Silk is a book that I read once a year (I’ve been upholding this tradition for the past years now), not only do I find the translation excellent but I personally think it is the most perfect/unperfect love story I’ve ever read. Then again I am very biased when it comes to Italian authors (and directors) so maybe take this review with a pinch of salt.
It is 19th Century France and disease is wiping out silkworms, so silk merchant Herve Joncour decides to go to Japan as he finds out that silkworms are plentiful there, eventually he ends up smuggling eggs into Europe.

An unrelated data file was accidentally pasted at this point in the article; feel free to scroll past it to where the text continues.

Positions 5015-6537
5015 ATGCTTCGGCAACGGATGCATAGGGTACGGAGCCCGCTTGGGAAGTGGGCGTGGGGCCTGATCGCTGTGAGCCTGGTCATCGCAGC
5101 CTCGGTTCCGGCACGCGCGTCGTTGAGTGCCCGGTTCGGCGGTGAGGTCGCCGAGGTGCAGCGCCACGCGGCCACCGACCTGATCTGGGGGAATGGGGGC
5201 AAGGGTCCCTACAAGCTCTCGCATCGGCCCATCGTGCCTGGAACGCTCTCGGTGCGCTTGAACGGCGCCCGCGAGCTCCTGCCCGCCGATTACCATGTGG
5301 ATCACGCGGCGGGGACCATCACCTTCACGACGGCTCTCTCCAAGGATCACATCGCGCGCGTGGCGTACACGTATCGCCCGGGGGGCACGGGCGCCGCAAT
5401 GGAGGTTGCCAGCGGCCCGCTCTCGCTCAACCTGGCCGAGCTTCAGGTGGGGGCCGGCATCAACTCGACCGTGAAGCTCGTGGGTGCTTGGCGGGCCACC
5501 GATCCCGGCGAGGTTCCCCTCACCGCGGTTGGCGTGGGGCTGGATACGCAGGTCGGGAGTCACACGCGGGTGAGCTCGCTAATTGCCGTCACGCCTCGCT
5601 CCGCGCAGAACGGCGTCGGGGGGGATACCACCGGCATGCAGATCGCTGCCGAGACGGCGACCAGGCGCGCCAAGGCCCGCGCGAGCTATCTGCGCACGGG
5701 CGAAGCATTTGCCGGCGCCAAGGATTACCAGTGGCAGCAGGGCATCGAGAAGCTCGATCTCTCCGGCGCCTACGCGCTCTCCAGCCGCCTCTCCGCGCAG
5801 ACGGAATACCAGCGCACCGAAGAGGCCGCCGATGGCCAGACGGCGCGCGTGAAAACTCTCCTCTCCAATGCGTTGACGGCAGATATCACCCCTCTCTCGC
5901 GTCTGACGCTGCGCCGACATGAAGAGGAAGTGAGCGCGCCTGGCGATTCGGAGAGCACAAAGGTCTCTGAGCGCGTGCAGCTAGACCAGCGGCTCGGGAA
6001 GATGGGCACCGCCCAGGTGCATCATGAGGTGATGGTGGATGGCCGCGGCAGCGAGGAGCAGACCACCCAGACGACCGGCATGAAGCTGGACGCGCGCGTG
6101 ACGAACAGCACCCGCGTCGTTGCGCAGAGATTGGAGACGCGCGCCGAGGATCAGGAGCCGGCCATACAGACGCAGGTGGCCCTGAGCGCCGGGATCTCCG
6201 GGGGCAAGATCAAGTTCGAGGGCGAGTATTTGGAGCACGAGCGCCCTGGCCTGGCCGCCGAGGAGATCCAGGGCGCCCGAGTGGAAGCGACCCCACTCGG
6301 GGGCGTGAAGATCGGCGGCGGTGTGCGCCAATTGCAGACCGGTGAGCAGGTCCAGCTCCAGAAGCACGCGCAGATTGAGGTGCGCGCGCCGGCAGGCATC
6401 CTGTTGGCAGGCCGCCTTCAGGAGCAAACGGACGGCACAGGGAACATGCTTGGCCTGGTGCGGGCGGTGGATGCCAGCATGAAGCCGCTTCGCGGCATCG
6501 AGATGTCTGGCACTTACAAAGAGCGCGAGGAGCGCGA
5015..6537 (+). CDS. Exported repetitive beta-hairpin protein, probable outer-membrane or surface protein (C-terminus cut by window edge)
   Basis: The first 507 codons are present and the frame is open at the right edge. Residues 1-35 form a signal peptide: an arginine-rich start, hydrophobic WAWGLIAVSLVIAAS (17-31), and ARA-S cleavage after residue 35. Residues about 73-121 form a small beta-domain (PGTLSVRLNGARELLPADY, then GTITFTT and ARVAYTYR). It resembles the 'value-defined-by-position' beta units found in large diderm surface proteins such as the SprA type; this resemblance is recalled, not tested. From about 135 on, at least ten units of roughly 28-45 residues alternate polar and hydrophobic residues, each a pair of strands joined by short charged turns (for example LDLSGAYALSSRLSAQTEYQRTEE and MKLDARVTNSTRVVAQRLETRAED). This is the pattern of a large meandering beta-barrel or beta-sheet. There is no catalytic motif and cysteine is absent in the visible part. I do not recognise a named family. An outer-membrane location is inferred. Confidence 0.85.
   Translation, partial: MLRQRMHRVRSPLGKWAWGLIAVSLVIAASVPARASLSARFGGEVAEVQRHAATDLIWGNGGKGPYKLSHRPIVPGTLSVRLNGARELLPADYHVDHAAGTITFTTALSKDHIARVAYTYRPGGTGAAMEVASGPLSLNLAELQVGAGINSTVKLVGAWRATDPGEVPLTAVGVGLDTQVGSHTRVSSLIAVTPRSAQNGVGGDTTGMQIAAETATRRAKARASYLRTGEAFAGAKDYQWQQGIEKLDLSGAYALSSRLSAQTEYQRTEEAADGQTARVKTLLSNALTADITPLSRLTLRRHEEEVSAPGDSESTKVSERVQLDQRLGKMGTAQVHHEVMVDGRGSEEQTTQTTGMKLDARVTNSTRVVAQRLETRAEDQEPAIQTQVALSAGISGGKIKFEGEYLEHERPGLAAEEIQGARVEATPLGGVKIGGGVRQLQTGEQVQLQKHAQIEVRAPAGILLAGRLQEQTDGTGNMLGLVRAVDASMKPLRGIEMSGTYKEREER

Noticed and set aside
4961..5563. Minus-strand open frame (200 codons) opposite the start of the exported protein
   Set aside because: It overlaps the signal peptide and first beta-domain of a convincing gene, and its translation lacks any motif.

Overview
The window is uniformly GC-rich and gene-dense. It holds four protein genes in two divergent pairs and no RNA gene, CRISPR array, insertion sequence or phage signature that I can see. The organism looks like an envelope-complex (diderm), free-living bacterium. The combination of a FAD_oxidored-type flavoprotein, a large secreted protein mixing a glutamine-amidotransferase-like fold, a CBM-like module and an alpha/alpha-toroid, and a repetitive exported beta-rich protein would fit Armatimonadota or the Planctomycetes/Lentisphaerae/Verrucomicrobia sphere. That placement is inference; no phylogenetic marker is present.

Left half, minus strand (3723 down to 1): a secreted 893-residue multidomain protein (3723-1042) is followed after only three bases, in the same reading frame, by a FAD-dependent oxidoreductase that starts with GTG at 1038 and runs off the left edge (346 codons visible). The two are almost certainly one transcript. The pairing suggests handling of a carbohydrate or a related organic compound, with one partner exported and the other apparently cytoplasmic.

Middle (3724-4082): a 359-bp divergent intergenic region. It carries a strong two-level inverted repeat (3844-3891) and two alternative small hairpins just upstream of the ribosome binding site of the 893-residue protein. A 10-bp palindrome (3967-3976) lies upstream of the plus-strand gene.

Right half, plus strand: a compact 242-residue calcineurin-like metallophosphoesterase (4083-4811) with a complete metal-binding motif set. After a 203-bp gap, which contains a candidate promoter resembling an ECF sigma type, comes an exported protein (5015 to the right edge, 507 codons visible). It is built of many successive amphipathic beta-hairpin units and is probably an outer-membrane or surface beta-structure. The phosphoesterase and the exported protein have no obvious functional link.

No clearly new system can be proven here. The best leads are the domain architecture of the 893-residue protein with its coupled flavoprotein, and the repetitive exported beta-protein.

Once he arrives he falls in love with a non-Asian women, who speaks Japanese and over the course of his visits his love for her increases, despite the fact that he is married. They do send love letters to each other though albeit in different languages.
It’s not as simple as that though. Baricco inserts a nasty twist which makes you question the nature of love.
Silk is a very thin book but despite that it’s got a depth and beauty in it that resonates with each page you turn and until Cunningham’s ‘The Hours’ no other book effected me so. It goes to prove that sometimes the simplest things are the most profound!